Dark caverns and blind critters

Dark caverns and blind critters

For those of us lucky enough to have spent time on Table Mountain we are well aware of how unique and diverse some of her species are, with some found nowhere else on earth.

Few visitors, however, have ever ventured into the network of caves, home to some of the most enigmatic of creatures. Including the well-known Wynberg Cave (the mountain’s longest) and Bat’s Cave (at 50m, the deepest), there is no shortage of dark caverns for Table Mountain’s deep and dark cave dwellers to call home.

Here you will find no less than 85 invertebrate species, of which 21 are endemic to the Cape Peninsula’s caves, with more than half of these being found in no other habitats. When thinking about the inhabitants of these caves thoughts automatically go to some of the diverse species of bats found within these deep caverns and there certainly is no shortage of these ecologically important cave fauna. However, it is two of the smaller, more mysterious, creatures that have caught our attention in this month’s #SpeciesInFocus.

This month we introduce one of the rarest specialised cave dwellers found in the Cape Peninsula, the pure white cave peripatus, Peripatopsis alba. A predator of the Mountain’s cave crickets, one of the key characteristics of this cave animal is that it has no eyes. The creature’s legs have evolved to become much longer than its forest-dwelling relatives, which is a common occurrence in cave dwelling creatures, allowing it to use its legs like the blind would use a cane.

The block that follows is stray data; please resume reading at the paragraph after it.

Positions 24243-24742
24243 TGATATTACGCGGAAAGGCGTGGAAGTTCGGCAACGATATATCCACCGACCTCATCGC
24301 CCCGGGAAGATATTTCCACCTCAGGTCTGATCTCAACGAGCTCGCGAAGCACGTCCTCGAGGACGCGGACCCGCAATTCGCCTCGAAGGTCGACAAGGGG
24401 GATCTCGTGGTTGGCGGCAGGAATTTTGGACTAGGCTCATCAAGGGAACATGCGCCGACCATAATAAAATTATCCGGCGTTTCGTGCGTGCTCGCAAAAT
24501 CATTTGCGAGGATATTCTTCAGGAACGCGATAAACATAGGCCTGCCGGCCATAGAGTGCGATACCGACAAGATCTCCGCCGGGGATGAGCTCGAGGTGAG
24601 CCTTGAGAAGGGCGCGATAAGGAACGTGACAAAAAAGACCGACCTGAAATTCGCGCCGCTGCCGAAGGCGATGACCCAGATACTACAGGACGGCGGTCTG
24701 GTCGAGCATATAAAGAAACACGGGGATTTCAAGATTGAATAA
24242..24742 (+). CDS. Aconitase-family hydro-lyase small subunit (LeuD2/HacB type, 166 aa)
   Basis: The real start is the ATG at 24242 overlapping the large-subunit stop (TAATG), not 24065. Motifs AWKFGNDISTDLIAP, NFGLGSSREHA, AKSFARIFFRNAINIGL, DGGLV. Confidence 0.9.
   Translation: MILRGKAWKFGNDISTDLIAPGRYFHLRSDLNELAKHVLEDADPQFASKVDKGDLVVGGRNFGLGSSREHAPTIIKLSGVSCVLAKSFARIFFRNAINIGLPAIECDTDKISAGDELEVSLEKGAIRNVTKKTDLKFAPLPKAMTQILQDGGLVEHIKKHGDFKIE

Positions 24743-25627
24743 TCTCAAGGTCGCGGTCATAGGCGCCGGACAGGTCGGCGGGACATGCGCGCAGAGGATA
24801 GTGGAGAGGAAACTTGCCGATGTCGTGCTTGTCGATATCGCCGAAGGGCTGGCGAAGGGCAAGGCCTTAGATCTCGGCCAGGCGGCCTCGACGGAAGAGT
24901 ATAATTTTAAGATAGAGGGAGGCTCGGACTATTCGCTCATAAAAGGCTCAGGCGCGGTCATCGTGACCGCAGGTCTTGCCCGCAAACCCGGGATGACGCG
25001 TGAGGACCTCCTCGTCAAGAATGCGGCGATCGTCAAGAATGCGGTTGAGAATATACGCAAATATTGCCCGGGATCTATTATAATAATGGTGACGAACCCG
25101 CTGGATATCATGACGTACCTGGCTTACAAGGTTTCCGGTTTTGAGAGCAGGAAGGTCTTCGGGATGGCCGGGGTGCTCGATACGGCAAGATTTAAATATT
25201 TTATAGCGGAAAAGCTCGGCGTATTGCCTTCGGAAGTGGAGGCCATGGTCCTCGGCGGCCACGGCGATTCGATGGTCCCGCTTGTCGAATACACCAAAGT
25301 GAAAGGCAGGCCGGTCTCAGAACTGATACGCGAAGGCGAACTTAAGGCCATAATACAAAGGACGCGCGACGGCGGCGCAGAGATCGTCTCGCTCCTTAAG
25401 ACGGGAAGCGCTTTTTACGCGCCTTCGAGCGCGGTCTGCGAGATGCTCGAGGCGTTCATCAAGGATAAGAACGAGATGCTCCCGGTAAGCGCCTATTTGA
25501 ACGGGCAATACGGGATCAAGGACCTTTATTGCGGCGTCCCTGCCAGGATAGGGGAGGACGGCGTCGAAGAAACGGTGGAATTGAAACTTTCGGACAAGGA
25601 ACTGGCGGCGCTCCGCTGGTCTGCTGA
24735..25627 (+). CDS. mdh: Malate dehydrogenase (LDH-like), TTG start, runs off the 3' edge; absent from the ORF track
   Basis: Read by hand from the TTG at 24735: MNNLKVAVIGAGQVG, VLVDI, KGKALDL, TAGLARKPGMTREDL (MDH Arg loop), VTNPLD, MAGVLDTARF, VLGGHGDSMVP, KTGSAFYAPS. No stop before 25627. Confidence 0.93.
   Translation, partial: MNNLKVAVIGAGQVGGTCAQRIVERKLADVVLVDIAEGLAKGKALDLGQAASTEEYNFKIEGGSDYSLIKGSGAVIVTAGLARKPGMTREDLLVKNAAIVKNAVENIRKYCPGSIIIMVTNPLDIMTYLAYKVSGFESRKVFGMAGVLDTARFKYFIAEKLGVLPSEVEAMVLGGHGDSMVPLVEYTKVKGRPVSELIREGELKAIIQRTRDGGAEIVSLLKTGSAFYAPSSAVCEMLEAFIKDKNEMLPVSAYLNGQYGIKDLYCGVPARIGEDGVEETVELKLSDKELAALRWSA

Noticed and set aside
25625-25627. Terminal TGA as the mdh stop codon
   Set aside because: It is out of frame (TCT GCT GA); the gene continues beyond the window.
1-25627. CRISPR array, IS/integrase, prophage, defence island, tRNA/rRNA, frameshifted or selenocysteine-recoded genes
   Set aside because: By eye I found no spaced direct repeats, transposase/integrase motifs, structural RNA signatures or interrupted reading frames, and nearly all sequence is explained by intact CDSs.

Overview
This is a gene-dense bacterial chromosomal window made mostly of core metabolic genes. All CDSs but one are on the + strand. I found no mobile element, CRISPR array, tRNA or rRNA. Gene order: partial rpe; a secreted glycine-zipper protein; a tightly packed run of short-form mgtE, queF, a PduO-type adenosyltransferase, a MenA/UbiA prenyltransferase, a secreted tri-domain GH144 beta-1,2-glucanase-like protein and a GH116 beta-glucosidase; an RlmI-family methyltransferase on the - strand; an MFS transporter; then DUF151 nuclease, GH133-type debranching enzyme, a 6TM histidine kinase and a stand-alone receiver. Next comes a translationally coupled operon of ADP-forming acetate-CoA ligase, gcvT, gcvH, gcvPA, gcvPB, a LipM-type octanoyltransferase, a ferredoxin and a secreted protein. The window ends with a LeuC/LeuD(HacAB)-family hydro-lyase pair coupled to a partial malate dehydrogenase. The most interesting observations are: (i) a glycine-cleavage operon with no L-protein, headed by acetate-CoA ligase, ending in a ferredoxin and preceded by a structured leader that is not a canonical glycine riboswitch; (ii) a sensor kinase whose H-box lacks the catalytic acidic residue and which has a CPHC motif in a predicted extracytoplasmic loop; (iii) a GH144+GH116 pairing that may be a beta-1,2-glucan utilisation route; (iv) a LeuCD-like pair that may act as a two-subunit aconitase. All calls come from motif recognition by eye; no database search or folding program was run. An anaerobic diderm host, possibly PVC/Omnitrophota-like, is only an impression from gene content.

Another blind cave dweller is the unique cave shrimp, Spelaeogriphus lepidops. This creature is the only survivor of a much larger family that was common millions of years ago. For those who have come across these little creatures, the only sign of them illuminated in the torch light is their food-filled gut, as their bodies are almost 100% transparent. With only one other living family member in the order Spelaeogryphacea, found in Brazil, these two unassuming species have a whole branch of the crustacean family tree all to themselves.

While you are unlikely to ever encounter these small, hidden Table Mountain tenants, the next time you are out enjoying her beauty think about the small cave dwelling creatures that play such an important ecological role within our beautiful mountain.

Image Credit: Anton Pauw

Sarah-Leigh Watson

For the past 12 years, Sarah has worked closely with The Table Mountain Fund as a communications and marketing consultant, helping to ensure that key environmental landscapes across the Cape Floral Region are restored and conserved for future generations. Having grown up in the shadow of Table Mountain, spending countless days climbing her rocky slopes and running on her rugged trails, Sarah is deeply passionate about the conservation of the CFR and the expansion of this iconic World Heritage Site.

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